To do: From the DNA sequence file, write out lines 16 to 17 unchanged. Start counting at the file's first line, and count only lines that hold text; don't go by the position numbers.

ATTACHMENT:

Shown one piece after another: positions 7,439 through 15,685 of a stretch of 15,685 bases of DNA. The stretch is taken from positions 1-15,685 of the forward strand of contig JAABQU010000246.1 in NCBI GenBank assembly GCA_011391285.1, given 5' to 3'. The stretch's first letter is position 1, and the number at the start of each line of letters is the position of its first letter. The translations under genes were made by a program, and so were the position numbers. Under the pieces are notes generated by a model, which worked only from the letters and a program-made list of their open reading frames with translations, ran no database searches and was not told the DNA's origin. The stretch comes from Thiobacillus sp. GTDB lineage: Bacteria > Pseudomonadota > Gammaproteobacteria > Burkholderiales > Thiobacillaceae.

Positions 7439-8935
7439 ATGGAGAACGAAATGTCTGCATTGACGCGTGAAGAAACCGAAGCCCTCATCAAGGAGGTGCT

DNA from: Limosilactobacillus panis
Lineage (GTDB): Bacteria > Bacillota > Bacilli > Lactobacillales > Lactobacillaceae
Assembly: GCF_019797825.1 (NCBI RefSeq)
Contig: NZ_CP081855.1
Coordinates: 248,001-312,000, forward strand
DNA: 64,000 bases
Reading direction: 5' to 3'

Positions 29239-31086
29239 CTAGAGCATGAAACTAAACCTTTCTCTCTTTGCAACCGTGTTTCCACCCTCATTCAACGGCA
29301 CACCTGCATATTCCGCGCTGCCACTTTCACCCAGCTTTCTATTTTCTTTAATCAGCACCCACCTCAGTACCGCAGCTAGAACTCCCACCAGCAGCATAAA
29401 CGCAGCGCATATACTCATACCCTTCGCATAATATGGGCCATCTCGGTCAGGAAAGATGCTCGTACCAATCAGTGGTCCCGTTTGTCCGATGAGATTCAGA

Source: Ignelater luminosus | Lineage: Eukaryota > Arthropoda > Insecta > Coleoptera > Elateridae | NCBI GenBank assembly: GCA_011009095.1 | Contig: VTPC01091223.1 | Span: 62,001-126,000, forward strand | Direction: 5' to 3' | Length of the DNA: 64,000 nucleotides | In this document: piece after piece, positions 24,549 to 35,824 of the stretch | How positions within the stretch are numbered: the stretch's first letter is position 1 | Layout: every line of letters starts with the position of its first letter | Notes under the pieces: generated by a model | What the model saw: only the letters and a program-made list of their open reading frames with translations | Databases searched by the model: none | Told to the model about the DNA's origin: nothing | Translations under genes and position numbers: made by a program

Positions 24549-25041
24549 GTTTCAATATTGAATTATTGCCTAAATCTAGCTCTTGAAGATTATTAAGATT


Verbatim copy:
Positions 24549-25041
24549 GTTTCAATATTGAATTATTGCCTAAATCTAGCTCTTGAAGATTATTAAGATT